Q It was in a regular court--a legitimate judge that had been elected on a bench?

A Yes.

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Q Did you ever belong to any labor union?

A No sir.

Q Have you any feeling against the organization of labor unions?

Q No; I don't know that I have.

Q You have no objection to it?

A No sir.

Q That is, in so far I mean as they are legally organized and have not for their object the violation of the law?

A Yes.

Q Then you certainly would not object to them?

A I certainly would not.

Q You do not condemn a principle or a man because you do not concur in his ideas; provided he is not contending for the violation of the law?

A Certainly not.

Q Are you a man of family?

A No sir.

Q You are not a married man?

A No sir.

Q Do you reside with your parents?

A I keep house with my mother.

Q Have you any religious affiliations?

A Yes, I am a member of the Immanuel Baptist Church.

Q How long have you been a member of that church?

A I have been a member for about eight months.

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Q I believe you said you were not acquainted with any of the police force of the city?

A I am not acquainted with any of them.

Q Or of any of the city officials in the police department?

A No sir.

Q Or any of the detective force of the city of Chicago that you know of?

A No, not that I know of.

Q What did you say you were doing in Chicago before you went to Leadville?

A I was off at school. My folks lived here and I was at Beloit.

Q Since you have been a man of years you have either been in Leadville or here in your present business?

A I have been in the western country at different points and in Chicago.

Q You were west for three years?

A I was west for six years.

Q You were at Leadville three years?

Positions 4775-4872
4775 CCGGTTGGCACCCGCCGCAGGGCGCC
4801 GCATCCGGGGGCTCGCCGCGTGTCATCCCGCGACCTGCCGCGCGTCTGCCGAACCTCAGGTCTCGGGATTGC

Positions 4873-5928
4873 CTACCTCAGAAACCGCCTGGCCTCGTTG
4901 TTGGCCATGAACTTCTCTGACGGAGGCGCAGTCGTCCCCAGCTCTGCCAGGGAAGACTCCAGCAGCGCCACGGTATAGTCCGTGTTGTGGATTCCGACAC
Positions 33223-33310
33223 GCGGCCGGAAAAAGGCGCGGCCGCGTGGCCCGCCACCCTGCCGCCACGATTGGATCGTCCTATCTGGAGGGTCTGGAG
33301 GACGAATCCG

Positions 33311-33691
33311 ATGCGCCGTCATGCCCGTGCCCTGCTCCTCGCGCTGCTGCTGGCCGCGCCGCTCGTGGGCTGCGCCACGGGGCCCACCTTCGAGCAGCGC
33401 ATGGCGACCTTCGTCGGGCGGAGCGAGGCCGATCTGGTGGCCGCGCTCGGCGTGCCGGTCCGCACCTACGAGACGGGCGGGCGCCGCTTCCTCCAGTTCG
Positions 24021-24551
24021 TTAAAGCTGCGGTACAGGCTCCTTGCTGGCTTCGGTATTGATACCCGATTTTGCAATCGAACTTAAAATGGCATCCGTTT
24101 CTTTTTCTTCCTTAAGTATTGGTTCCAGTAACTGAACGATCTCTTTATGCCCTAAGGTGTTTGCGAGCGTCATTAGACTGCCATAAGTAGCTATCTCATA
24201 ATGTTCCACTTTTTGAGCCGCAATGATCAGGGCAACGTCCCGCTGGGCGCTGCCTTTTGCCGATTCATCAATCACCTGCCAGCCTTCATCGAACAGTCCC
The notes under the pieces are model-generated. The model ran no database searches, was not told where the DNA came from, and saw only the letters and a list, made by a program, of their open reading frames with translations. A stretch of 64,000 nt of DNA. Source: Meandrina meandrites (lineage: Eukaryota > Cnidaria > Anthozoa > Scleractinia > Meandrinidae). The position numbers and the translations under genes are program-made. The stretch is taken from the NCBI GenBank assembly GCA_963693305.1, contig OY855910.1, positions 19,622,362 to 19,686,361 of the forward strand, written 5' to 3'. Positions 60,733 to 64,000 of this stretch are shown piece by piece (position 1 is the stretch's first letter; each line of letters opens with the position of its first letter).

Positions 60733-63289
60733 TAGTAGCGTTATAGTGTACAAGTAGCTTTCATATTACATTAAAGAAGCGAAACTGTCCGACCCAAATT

A I was at Leadville three years and the rest of the time I was at Colorado Springs and Buena Vista.

Q Who do you work for on Wabash Avenue?

A Charles L. Page.

Q What did you say was his business?

A Wood mantles.

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Q Are you a salesman for him or are you a workman?

A I am book keeper and salesman.

Q You don't put the mantles in place?

A No sir.

Q How many employes does Mr. Page have?

A Well, he usually has about ten or twelve.

Q Did you ever have any experience with strikes?

A Not until this year. We had experience with this last strike.

Q In what way have you been affected?

A I have been affected in this way, that the strikes have shut up the factories and we were unable to get any work out of them.

Q Unable to get lumber?

A Unable to produce any wood designs.

Q Your men were not striking?

A Our men were not, but others that furnished the supplies.

Q But your employer, as I understand, does not carry on in these factories?

A No sir, he does not.

Q He simply manufactures the mantels after he receives the supplies?

A The mantles are manufactured and we place them in the houses.

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Q You have nothing to do with the manufacture of them?

A Nothing whatever.

Q You buy them, re-sell them and place them?

A Yes.